There are several mechanisms that might explain the association between OSA and DN and the impact of OSA on eGFR. We have previously shown that OSA is associated with increased oxidative and nitrosative stress and impaired microvascular and endothelial regulation in patients with type 2 diabetes (6). Studies in patients with OSA but without diabetes have shown that OSA and/or intermittent hypoxia are associated with increased advanced glycation end products (33), altered protein kinase C signaling (34), decreased endothelial nitric oxide synthase and increased endothelin-1 levels (35), hypercoagulability (increased plasminogen activator inhibitor-1) (36), and increased inflammation (37). The repetitive episodes of reoxygenation after hypoxemia in OSA patients simulate ischemia-reperfusion injury, which results in the generation of reactive oxygen species (37). We have previously shown that OSA, AHI, and nocturnal hypoxemia are independently associated with serum nitrotyrosine abundance after adjustment for confounders in patients with type 2 diabetes (6). Our results give possible mechanistic insights into the pathophysiology of DN, since serum nitrotyrosine abundance emerged as an independent predictor of study-end eGFR despite adjustment for many possible confounders, suggesting that nitrosative stress is important in the progression of eGFR regardless of the cause of nitrosative stress (whether it was OSA, hyperglycemia, or hypertension). Our data are consistent with reports indicating an association of nitrotyrosine with DN in rodent models (38) and cell culture systems (39) and the demonstration of increased nitrotyrosine staining in the renal proximal tubules and thin limb of the loop of Henle in patients with DN (17). Furthermore, amelioration of nitrosative stress has been associated with improvement in DN in diabetic rodent studies (15,16). Interestingly, serum nitrotyrosine was a predictor of study-end eGFR even when OSA was included in the model. It is therefore tempting to speculate that nitrosative stress could mediate the relationship between OSA and eGFR, but our sample size is too small to confidentially draw such a conclusion and it seems likely that OSA might influence eGFR decline via multiple mechanisms such as those described above.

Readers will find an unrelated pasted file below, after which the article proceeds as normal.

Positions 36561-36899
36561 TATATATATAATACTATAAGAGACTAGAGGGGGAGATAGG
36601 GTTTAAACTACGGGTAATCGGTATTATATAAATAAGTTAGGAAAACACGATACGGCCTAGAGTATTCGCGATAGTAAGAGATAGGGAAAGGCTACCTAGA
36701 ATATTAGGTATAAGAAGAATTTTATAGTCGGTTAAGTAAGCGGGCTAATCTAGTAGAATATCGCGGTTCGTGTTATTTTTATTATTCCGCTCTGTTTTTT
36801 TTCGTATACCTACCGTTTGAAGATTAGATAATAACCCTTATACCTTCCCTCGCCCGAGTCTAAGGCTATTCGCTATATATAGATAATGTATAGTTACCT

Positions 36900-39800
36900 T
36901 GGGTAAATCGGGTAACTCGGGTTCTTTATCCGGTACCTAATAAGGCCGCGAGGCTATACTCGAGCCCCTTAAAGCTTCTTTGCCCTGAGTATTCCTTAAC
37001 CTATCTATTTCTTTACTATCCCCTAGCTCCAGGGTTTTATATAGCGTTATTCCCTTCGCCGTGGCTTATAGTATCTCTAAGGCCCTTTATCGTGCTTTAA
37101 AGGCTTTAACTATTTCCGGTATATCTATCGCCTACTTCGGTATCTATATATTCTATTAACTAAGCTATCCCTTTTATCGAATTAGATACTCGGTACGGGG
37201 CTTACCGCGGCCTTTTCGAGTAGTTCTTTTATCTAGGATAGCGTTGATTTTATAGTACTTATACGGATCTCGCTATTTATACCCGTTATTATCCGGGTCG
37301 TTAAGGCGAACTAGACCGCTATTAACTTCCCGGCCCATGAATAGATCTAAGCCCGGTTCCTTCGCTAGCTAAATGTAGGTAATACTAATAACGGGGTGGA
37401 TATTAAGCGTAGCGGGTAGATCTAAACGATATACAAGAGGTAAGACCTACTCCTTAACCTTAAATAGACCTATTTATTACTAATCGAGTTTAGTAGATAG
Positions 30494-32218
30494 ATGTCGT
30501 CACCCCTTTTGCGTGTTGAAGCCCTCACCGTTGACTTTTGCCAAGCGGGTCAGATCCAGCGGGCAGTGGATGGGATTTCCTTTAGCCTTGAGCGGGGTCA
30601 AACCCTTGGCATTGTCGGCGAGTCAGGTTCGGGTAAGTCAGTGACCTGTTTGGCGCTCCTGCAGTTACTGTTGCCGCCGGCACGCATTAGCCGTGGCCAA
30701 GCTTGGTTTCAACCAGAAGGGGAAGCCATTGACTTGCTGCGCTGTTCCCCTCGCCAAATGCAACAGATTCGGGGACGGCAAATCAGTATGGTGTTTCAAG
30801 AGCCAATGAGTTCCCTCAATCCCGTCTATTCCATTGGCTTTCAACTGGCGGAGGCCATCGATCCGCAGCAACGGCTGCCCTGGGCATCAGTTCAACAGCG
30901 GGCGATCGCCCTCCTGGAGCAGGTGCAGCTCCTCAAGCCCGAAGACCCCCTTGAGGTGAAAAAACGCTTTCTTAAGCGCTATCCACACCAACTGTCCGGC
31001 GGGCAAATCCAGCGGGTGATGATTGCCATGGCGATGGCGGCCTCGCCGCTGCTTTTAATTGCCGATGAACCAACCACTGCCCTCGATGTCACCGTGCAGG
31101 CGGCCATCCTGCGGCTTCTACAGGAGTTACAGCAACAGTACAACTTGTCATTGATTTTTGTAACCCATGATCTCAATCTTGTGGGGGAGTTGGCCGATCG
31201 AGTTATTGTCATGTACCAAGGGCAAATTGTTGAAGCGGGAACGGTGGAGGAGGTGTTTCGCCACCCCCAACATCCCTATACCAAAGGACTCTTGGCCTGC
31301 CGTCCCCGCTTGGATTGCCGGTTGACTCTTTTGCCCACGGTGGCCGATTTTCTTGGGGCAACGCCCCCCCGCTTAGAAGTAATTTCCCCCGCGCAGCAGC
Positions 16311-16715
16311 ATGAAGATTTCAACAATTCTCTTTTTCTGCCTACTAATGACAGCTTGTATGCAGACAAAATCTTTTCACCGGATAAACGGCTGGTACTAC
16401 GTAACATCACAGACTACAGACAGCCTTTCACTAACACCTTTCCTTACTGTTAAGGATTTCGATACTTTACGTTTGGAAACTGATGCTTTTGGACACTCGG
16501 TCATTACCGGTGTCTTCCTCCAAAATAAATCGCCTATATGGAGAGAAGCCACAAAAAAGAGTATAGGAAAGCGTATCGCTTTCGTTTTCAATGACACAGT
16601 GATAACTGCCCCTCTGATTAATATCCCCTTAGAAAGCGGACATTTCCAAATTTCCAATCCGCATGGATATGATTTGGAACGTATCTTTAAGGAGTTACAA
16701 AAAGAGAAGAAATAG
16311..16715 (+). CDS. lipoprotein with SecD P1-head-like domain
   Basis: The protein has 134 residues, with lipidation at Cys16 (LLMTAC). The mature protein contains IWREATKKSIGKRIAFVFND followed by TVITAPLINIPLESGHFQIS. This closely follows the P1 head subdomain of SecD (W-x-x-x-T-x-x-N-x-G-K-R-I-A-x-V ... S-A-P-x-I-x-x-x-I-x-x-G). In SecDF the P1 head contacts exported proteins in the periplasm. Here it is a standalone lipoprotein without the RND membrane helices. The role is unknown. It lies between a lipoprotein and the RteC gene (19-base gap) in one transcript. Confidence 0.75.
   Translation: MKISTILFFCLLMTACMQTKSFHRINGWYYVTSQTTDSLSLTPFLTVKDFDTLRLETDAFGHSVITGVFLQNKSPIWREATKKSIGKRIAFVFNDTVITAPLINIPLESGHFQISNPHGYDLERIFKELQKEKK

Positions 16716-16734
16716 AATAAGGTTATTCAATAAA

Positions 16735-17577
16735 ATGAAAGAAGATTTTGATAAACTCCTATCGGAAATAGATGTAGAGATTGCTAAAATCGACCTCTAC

The impact of CPAP treatment was not in the scope of this study. Interestingly, in our cohort, in patients with OSA, the decline in eGFR was smaller in the CPAP-compliant group than those who were noncompliant with CPAP. Additionally, a larger proportion of patients in the noncompliant CPAP group developed albuminuria during follow-up. However, it is difficult to assess CPAP efficacy from observational data owing to the small numbers of patients who were compliant with CPAP treatment. Nonetheless, these data provide further justification for assessing the impact that CPAP can have on the development and progression of DN but also highlight the challenges of CPAP compliance in patient with type 2 diabetes.